Predatory fish maintain lake ecosystems by keeping trophic cascade levels in equilibrium.

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References

"More than a decade ago, Steve Carpenter of the University of Wisconsin and his colleagues proposed that the key could be found in the food webs of these lakes. Large populations of predatory fish, such as pike, bass, walleye, and muskellunge in a lake hold down numbers of smaller prey fish such as minnows, which in turn keep algae-eating zooplankton in check. Algal growth, finally, depends on nutrient supplies. When pike are abundant and minnow numbers are reduced, the researchers reasoned, zooplankton thrive and keep the standing stocks of algae lower than the maximum allowed by nutrient levels. The researchers proposed that a change in just one of these links in the food web--for instance, heavy fishing that reduces pike numbers--sends a ripple effect through the system that eventually affects the amount of algae in the lake. Carpenter and James Kitchell, also of Wisconsin, set up a test of this ripple effect, called a trophic cascade, in a series of lakes in Wisconsin. The most dramatic shift came in Tuesday lake, which had no bass but had abundant minnows. The researchers removed 90 percent of the minnows by weight and introduced stocks of largemouth bass from a nearby lake. The abrupt decline in minnows, which had kept the zooplankton numbers low, caused populations of these tiny grazers to expand dramatically and knock down the high densities of algae by 80 to 90 percent." (Baskin 1997:91-92)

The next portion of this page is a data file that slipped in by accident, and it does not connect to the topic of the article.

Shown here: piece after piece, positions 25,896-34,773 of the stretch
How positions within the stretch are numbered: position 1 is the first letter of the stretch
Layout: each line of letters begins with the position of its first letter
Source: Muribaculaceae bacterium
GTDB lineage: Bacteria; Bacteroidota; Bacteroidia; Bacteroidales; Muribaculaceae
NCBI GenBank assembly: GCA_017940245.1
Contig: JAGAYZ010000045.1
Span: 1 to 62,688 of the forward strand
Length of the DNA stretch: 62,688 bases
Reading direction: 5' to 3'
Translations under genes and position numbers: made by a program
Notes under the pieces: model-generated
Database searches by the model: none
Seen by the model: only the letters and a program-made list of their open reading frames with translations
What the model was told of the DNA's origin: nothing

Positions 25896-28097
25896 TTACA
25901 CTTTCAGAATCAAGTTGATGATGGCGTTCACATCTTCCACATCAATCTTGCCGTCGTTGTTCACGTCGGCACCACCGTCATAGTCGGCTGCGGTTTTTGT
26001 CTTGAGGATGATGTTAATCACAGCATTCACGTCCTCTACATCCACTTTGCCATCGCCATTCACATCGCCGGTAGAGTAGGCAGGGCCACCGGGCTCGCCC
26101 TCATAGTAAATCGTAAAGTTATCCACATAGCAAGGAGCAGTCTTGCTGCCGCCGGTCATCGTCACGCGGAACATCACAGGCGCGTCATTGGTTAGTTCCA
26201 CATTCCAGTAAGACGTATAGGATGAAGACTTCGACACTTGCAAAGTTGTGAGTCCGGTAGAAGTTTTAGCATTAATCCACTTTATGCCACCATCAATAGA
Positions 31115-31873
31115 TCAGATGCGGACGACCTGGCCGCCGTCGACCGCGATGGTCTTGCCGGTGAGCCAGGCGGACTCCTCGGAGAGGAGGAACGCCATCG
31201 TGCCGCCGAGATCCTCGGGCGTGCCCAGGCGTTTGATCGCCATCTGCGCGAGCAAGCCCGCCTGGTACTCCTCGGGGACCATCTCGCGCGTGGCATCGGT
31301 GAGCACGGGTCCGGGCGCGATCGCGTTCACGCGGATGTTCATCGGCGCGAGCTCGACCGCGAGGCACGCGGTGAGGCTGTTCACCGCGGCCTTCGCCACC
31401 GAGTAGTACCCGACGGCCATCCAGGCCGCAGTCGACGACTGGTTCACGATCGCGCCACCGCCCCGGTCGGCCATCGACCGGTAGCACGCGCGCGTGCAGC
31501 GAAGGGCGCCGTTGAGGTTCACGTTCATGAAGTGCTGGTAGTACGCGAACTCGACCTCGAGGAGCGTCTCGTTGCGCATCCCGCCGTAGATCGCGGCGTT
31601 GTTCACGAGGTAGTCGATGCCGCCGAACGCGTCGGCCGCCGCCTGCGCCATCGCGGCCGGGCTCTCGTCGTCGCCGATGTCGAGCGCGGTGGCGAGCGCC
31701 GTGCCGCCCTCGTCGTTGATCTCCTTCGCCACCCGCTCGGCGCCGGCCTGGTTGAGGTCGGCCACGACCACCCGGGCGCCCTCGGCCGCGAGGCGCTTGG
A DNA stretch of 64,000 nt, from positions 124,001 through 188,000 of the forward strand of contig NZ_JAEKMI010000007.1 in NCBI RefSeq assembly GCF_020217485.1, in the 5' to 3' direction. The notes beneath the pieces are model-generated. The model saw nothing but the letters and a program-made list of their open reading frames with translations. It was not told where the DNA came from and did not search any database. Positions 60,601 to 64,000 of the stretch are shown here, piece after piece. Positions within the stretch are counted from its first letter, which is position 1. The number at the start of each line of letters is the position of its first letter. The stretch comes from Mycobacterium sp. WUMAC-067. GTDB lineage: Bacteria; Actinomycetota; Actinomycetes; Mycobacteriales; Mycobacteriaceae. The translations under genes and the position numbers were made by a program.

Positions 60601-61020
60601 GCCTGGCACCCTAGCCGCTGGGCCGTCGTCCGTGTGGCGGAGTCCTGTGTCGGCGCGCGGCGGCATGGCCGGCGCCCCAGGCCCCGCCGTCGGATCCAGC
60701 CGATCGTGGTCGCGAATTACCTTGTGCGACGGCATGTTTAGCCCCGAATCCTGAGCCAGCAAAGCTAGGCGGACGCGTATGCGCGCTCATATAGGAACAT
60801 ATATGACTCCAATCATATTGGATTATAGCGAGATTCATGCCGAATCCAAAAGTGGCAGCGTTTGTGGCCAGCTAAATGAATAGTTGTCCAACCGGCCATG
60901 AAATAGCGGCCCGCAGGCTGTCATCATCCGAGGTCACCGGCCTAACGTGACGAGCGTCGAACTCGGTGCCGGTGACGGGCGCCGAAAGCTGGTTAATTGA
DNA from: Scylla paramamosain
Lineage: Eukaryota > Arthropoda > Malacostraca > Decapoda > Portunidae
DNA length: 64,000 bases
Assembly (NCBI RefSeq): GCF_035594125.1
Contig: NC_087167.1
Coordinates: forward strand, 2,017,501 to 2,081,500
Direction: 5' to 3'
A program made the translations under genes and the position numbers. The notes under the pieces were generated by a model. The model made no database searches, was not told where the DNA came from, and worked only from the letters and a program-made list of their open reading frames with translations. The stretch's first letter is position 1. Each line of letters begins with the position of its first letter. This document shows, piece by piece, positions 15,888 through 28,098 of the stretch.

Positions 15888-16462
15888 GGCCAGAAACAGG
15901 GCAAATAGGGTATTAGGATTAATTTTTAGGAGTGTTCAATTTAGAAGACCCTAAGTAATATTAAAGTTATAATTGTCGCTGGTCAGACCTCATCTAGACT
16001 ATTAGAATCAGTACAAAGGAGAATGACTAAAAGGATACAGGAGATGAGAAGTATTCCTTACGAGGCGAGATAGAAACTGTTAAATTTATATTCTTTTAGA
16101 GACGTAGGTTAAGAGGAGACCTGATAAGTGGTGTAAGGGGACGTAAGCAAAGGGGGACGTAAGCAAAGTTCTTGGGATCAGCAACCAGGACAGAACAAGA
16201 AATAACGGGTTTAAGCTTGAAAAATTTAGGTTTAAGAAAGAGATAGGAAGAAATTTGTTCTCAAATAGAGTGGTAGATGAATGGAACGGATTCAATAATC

Book
Work of Nature: How the Diversity of Life Sustains UsJanuary 1, 1997
Yvonne Baskin

Book
The Trophic Cascade in Lakes (Cambridge Studies in Ecology)July 13, 1996

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